As summer vacation gets closer, many parents - in fact, parents of more than 10 million children - make the decision to send their children to summer camp.

As summer vacation gets closer, many parents - in fact, parents of more than 10 million children - make the decision to send their children to summer camp.

While some families have already decided on a camp, others are still exploring their options. For these families, it can be difficult to choose - especially when the diversity of camps today reflects the diversity of America. There is truly a camp for every child, every interest and every budget.

The American Camp Association (ACA) recommends that parents ask the following questions to get a better feel for which camp experience would best suit their child:

1. What is the camp's philosophy and program emphasis?
Each camp has its own method of constructing programs based on its philosophy. Does it complement your family's philosophy? Does the camp focus on learning through competition, or through cooperation? How does the camp handle homesickness and other adjustment issues?

2. What is the camp director's background?
ACA recommends directors possess a bachelor's degree, have completed in-service training within the past three years, and have at least 16 weeks of camp administrative experience before assuming the responsibilities of director.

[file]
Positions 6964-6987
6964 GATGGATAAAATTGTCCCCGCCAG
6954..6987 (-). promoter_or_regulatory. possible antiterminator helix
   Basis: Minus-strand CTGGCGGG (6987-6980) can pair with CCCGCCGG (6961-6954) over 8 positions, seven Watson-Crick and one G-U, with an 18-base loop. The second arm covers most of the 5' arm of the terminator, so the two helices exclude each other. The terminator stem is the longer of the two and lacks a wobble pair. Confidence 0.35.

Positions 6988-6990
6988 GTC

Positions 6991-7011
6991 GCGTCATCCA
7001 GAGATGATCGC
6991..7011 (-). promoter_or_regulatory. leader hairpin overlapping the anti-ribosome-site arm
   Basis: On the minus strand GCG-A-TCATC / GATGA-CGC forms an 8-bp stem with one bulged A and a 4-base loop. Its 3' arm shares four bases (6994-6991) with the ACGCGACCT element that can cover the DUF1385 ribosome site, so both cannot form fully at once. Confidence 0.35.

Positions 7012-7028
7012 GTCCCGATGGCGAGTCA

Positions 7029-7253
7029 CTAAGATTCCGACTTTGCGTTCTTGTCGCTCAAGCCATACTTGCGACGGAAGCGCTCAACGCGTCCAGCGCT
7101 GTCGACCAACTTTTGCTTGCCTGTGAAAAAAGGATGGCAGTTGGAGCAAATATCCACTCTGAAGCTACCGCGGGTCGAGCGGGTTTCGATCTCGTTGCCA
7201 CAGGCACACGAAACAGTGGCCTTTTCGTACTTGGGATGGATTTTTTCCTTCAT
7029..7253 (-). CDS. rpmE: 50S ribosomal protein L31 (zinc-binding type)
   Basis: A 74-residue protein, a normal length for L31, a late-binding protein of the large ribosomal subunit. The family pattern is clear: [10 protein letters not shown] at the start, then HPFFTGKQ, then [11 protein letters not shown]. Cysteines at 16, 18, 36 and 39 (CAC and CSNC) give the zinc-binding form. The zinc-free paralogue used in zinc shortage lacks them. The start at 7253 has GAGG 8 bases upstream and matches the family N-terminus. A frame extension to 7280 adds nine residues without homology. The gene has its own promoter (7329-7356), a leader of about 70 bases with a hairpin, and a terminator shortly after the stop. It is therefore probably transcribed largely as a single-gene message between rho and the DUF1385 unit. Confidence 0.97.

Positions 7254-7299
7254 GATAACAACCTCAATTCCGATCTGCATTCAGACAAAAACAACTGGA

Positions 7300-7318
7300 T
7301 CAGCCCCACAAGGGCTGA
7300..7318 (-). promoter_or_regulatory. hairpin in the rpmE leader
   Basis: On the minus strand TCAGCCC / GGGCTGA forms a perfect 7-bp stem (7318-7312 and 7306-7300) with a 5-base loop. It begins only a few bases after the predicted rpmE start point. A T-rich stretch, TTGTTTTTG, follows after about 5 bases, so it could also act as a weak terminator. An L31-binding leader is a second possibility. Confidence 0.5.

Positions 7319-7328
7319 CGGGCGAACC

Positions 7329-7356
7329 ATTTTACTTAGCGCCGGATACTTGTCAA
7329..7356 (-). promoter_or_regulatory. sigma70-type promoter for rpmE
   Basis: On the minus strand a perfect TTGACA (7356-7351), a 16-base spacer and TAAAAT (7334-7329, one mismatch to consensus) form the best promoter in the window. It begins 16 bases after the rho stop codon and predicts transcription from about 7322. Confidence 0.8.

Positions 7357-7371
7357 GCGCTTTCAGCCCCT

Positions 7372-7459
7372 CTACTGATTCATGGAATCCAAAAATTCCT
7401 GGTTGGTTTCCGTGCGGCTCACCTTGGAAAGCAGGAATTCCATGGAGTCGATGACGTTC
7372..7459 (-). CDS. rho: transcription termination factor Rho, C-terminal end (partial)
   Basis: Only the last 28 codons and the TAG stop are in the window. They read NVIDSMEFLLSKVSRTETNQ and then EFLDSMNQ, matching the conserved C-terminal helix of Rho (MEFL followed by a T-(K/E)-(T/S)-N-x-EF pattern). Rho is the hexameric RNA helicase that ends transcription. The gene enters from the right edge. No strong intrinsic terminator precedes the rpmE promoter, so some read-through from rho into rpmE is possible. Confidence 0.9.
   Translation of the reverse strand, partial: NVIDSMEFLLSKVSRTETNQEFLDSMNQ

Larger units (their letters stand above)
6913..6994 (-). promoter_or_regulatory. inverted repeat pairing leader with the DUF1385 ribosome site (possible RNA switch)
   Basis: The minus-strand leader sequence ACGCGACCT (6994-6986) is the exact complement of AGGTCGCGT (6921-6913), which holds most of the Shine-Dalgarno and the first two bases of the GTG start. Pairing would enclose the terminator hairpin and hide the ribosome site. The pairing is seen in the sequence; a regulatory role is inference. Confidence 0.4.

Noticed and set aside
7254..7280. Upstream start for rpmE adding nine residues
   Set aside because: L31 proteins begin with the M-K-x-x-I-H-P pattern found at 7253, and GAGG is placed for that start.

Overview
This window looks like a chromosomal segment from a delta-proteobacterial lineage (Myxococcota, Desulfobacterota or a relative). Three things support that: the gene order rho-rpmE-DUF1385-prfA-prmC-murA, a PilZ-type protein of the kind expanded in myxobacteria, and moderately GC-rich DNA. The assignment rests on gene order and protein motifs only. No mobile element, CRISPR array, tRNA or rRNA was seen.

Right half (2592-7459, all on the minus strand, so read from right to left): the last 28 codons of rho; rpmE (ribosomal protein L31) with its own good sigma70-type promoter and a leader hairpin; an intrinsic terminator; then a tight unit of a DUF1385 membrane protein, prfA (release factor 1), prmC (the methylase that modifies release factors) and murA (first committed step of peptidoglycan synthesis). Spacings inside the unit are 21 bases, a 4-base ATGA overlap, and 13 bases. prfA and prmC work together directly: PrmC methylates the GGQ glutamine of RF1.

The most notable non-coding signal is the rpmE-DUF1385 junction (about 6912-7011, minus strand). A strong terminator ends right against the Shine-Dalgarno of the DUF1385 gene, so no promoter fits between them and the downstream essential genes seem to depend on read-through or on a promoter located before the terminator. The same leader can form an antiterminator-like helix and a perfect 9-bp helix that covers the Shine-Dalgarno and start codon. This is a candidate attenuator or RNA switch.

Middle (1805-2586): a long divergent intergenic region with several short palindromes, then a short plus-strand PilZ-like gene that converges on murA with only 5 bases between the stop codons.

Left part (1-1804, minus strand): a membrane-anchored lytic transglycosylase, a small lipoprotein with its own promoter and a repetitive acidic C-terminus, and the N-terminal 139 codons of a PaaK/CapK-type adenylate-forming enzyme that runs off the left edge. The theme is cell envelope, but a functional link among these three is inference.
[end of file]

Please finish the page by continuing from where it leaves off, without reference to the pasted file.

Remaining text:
3. What training do counselors receive?
At a minimum, camp staff should be trained in safety regulations, emergency procedures and communication, behavior management techniques, child abuse prevention, appropriate staff and camper behavior, and specific procedures for supervision.

4. How are behavioral and disciplinary problems handled?
This is where the director's philosophy comes through loud and clear. Do they use positive reinforcement? What are the rules and consequences?

5. How does the camp handle special needs?
For a child with special requirements, parents should ask the camp director about needed provisions and facilities. Is there a nurse on staff? A designated place to store insulin or allergy medicine? Are special foods available for campers with restricted diets? Every question is important.

6. What about references?
Parents shouldn't be afraid to ask for references. This is generally one of the best ways to check a camp's reputation and service record.

7. Is the camp accredited by the American Camp Association?
Why? Why not? ACA-accredited camps meet up to 300 health and safety standards. This does not guarantee a risk-free environment, but it's some of the best evidence parents have of a camp's commitment to a safe and nurturing environment for their children.

For more information about a summer camp experience, or to find a camp, parents can visit www.CampParents.org. This online resource for families includes expert advice, information on health and safety, and ACA's searchable database of over 2,400 ACA-accredited camps.